This fits and supports a number of more or less funny jokes targeted at bosses, rich people, politicians and the like. And in those cases, the claim of the person I mentioned initially is perfectly accurate. The joke is used to deal with more or less traumatic incidents and helps people without power to deal with this feeling of impotence.

Of course, this is not an absolutely clear line. As we have seen with the first joke, you can interpret jokes in different ways, and of course whether a target group is in a position of power or not depends greatly on your personal outlook of society. Jokes are inherently subjective. But it’s a good rule of thumb.

Now, how about the original topic—rape jokes?

Rape Jokes

The sad reality of rape jokes is that most of them make fun of the victim. Most of them normalize rape as an acceptable and amusing situation between people. Often, they play into victim blaming by implying that if the victim just hadn’t done something or other, they wouldn’t have caused the rape, and in such a situation, you can’t really blame the rapist. Some of them even imply that the victim had fun, too, after they got past their initial reluctance. They celebrate the rapist and make fun of the victim, thereby reinforcing the whole rape culture where rape is borderline acceptable in the first place.

They do not help the victims to deal with the traumatic situation, and they do not help us ridicule the rapist and make that position of power a less desirable one.

And that’s why they are inacceptable.

Now, there are rape jokes out there that actually do not do any of that. From a comedian show:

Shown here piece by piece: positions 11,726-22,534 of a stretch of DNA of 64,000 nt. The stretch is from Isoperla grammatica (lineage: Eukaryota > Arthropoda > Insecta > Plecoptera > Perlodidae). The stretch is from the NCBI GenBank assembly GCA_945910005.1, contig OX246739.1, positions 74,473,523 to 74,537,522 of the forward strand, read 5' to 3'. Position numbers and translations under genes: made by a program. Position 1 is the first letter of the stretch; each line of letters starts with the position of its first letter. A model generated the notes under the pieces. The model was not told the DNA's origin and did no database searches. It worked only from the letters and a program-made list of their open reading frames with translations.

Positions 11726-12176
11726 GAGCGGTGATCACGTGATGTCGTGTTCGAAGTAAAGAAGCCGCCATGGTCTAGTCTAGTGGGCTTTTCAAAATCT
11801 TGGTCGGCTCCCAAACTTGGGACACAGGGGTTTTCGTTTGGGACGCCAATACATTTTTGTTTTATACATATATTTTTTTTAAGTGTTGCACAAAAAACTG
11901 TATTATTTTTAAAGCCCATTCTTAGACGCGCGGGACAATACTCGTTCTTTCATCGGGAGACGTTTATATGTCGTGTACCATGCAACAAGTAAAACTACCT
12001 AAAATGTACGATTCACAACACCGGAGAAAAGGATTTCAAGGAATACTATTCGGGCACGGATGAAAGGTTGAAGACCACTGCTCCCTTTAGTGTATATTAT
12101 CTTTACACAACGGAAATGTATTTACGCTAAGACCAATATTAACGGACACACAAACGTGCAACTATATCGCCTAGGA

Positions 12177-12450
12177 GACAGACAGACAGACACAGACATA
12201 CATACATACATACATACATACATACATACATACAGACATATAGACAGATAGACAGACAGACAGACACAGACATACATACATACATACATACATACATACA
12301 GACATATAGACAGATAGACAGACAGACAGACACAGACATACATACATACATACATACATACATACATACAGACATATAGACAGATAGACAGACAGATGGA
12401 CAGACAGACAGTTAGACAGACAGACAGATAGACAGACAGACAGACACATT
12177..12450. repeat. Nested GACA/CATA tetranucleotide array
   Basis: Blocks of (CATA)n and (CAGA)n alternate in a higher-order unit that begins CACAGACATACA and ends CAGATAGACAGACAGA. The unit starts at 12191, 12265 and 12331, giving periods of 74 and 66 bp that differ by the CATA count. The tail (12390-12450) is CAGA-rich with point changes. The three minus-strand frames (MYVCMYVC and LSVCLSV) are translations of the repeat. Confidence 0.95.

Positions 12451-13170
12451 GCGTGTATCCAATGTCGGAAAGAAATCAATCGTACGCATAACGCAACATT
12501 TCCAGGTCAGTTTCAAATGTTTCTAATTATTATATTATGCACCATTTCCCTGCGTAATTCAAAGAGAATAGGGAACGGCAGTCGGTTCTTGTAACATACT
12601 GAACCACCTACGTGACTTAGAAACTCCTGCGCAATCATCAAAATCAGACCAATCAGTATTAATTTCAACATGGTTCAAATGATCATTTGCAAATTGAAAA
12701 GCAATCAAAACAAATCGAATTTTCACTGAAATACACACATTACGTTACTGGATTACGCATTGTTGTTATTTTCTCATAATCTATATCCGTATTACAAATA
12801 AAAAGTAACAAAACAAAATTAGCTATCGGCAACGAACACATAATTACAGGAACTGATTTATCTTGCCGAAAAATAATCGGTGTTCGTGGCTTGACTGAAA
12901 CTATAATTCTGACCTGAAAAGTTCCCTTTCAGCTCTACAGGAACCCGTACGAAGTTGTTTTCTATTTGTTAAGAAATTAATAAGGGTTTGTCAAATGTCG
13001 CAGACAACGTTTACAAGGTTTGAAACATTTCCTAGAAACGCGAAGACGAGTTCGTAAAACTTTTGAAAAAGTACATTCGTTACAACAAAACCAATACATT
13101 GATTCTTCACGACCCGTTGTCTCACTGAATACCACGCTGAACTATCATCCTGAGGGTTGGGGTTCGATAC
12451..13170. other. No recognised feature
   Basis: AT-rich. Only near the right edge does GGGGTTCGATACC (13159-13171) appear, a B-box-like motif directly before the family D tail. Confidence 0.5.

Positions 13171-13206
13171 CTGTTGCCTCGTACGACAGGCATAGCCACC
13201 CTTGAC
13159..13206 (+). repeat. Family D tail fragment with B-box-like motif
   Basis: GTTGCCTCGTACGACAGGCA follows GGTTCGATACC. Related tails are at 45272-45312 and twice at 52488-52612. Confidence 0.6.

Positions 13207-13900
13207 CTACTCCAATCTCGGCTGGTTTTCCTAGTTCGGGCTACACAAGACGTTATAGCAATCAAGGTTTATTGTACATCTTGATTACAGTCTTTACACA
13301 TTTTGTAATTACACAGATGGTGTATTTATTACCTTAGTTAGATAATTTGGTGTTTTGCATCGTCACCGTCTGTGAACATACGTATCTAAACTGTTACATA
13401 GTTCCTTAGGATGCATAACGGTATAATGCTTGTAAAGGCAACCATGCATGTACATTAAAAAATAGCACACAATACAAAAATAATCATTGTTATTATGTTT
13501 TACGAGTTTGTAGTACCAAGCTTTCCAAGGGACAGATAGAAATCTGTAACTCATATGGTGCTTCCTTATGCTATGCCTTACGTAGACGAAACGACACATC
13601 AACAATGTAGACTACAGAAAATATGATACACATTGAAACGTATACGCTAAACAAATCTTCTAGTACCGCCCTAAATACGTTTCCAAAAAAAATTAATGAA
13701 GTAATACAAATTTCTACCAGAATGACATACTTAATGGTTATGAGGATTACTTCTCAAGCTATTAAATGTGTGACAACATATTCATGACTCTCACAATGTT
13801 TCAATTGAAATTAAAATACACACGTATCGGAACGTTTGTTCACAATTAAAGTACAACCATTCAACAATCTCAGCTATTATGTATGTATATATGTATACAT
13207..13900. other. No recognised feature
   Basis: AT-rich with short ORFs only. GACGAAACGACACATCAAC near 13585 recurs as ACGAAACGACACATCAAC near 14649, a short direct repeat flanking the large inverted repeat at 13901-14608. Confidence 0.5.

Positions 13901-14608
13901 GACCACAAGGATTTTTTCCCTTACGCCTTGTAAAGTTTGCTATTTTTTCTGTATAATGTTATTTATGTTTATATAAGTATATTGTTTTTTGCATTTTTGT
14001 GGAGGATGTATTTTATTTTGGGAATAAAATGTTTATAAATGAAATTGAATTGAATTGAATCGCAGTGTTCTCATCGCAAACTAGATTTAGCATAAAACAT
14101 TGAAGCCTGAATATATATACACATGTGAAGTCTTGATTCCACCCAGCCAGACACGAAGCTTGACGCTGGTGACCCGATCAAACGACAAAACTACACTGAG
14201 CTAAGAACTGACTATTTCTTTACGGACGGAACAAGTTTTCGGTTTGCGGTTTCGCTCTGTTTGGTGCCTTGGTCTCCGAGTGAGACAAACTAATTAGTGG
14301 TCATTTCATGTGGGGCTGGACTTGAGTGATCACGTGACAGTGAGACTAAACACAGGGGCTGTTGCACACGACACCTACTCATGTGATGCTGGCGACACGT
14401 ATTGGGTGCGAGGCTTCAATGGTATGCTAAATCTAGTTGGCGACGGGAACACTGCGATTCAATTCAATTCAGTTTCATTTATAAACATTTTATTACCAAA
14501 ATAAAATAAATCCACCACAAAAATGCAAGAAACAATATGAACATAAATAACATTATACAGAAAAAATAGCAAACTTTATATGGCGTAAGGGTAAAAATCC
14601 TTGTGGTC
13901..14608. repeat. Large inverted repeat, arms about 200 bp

So he thought that I thought there were sexual predators running up and down the halls of the resort where I was staying, and that all the management decided to do, instead of springing for some security, was just to run down to the local Kinko’s and run off some shoddy, low-rent sign that just said, ‘No moleste.’1

Haha, that management sure is bad at dealing with sexual harassment! The object of ridicule is the management, not the rape victim, and the management sure is in a position of power. This is an especially good one, actually, because it makes fun of a real issue, where rape incidents and threats are not taken seriously and assumed to be minor misdemeanor.

Again, humor is very subjective, and we should be careful even with this kind of humor in what company we are. There is nothing cool in deliberately upsetting people, so if we get asked to stop that kind of humor, we should do so out of respect for other people.


Yes, jokes help us deal with traumatic situations. Not all jokes do that, though. Some create and reinforce the social situation in which those traumatic situations occur in the first place. Hence the argument I heard is blatantly false. We do not need to accept all forms of humor, and when we make jokes, we should be careful who we are targeting.

I’d also like to add another point especially about rape jokes. During my research (yes, I research stuff like that before making claims, as sickening as it is) I noticed that most rape jokes, both the stupid ones and the good ones, are heavily focusing on the stereotypical outdoor rape situation where a rapist jumps out from behind bushes. This is a blatant misrepresentation, as that kind of incident amounts to as little as 10-25 % of all rape cases.2 The vast majority happens between friends and acquaintances, and a lot of people do not realize that forcing their partner to have sex against their will is also rape, and no less traumatic. No means no, and this is such a huge issue in our current society that we really need to be more careful about the messages we send.